Who Will Manage the Robots?

 
 
By John G. Spooner  |  Posted 2006-06-26 Email Print this article Print
 
 
 
 
 
 
 

Microsoft and others are diving into robotics; CIOs may want to pay attention.

PITTSBURGH—Mobile robots could become businesses newest recruits in the not-too-distant future, raising questions about who will ultimately manage these machines.

The industry for mobile robots—machines that can interact with their environment and navigate on their own versus fixed-function bots—is emerging from university labs into the mainstream. Many robots are still rudimentary and expensive to manufacture. And companies that make the bots often admit they are still searching for an audience.

However, given that the latest mobile robots can perform jobs that are dangerous, difficult or even tedious for humans—such as cleaning sewer pipes—the number of bots in use is expected to increase steadily over the next five to 10 years, robotics industry executives told eWEEK during the RoboBusiness Conference & Expo June 20-21 here.

"Its not a question of if were going to work with a robot in the future—its how many robots?" said Tandy Trower, general manager of Microsofts robotics project, in Redmond, Wash.

Thats because companies are working toward delivering more specialized, lower-cost robots, Trower said.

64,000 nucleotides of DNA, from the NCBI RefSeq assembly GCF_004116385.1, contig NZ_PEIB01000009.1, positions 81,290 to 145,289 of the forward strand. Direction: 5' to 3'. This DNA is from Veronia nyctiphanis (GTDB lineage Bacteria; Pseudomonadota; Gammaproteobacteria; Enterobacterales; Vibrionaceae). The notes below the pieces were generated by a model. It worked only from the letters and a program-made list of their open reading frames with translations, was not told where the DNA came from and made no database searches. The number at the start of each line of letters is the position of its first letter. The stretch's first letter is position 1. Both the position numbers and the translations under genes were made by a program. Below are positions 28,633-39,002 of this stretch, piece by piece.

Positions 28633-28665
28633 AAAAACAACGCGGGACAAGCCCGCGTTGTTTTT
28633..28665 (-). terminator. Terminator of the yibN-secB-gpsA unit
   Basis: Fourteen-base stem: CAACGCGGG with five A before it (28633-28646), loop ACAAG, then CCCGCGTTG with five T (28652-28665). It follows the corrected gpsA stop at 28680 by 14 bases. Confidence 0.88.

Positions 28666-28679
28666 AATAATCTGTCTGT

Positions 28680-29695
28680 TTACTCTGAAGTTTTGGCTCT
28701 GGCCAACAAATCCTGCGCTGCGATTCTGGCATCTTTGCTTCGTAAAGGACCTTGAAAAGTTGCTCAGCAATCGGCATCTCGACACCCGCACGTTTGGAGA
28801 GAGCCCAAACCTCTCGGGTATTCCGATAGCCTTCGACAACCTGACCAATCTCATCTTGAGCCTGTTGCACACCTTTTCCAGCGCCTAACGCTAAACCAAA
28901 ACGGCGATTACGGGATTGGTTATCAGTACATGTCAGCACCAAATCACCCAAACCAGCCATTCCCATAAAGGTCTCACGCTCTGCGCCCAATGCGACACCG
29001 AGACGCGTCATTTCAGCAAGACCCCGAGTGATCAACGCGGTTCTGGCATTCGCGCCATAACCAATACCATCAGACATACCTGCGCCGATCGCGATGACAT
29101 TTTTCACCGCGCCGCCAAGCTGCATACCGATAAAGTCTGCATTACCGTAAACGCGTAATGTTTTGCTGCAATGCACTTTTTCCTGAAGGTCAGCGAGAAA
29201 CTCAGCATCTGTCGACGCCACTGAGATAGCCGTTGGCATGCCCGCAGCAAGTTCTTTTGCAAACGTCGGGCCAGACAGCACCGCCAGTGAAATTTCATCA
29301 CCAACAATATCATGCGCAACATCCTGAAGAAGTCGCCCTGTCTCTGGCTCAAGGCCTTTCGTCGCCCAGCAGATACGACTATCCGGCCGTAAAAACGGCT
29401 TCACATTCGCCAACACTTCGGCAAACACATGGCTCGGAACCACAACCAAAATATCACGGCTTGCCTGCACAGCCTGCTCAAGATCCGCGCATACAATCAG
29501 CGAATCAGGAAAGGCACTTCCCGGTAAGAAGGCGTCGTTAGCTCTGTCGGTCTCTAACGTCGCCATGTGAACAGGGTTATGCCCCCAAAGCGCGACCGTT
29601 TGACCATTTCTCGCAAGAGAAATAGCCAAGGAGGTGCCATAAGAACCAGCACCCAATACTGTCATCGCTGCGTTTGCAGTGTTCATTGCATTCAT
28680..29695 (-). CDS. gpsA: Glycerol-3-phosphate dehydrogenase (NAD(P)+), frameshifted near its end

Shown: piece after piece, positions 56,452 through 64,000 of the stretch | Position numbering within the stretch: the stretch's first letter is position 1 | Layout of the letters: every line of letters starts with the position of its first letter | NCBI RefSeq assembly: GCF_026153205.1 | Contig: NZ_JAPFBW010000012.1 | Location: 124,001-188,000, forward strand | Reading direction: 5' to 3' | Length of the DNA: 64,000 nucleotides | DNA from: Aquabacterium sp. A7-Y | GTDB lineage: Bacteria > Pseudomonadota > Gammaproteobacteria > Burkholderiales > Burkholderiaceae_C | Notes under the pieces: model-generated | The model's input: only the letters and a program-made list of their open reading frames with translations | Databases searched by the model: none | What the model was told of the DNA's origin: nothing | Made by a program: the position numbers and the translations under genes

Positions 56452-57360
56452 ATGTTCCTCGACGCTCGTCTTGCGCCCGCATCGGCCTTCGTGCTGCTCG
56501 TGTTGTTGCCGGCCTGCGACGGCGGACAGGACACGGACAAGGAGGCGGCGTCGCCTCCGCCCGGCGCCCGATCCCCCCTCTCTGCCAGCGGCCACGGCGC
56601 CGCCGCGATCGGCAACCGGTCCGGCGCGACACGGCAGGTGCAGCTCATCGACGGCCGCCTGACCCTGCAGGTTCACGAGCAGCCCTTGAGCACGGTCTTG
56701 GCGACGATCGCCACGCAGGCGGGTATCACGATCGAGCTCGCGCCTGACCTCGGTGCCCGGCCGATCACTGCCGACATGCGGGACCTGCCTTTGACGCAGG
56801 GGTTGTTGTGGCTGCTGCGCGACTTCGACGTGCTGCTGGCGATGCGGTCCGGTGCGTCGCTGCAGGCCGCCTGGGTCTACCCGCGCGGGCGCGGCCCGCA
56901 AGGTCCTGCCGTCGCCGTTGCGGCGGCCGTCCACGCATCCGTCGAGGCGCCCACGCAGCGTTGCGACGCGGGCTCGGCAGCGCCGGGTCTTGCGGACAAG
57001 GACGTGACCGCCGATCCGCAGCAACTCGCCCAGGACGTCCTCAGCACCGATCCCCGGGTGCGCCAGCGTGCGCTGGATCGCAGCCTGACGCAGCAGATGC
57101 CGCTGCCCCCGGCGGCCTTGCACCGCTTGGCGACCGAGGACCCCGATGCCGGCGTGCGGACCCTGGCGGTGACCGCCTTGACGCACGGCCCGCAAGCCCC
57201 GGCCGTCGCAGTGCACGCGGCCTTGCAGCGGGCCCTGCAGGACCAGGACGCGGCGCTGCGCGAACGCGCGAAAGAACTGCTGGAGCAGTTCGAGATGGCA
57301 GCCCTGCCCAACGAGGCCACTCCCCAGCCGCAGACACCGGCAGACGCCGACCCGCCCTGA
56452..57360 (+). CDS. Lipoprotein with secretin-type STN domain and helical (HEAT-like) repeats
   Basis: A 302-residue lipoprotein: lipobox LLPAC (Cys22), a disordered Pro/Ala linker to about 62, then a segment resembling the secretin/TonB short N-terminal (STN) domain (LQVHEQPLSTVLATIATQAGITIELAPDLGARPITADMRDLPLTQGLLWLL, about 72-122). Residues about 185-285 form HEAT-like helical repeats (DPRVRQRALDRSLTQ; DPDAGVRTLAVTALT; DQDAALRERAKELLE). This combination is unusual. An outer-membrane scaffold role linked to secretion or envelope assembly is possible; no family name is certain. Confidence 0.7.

For its part, Microsoft on June 20 delivered at the show a beta version of its Robotics Studio, a suite for developing software that runs robots, with the goal of assisting robotics at several levels, ranging from student experiments to commercial systems.

Click here to read more about the Microsoft Robotics Studio beta.

"Robots are showing up more in everybodys lives," Trower said. "What were doing is trying to put in place, through this Robotics Studio, a set of development tools that will make it possible for people to build robotics applications to help further this markets potential."

Evolution Robotics, which also attended RoboBusiness, offers a series of robotics products, including its ViPR (visual pattern recognition) software, which helps robots navigate.

In addition, Evolution Robotics offers a robotics operating system and, in the future, aims to deliver low-cost robotics components that combine the hardware and software to deliver things such as visual pattern recognition.

Given these developments, it may be prudent for CIOs and other senior IT managers to monitor the industry, robotics executives said. But who takes on the responsibility of managing robots remains an open question, since few commercial bots are on the market. Will CIOs manage robots as they do servers? Or will a new position emerge—say, a chief robotics officer?

"The CIO is a natural choice," said Paolo Pirjanian, president of Evolution Robotics, in Pasadena, Calif. "It may require implementing a new role in the [IT] organization to handle robots," Pirjanian said.

Those management roles will be sorted out once robotics executives can cook up products that are seen as essential, not unlike TVs, refrigerators and even, more recently, cell phones and devices such as the BlackBerry.

Robots are cleaning floors—and saving lives on front lines. Click here to read more.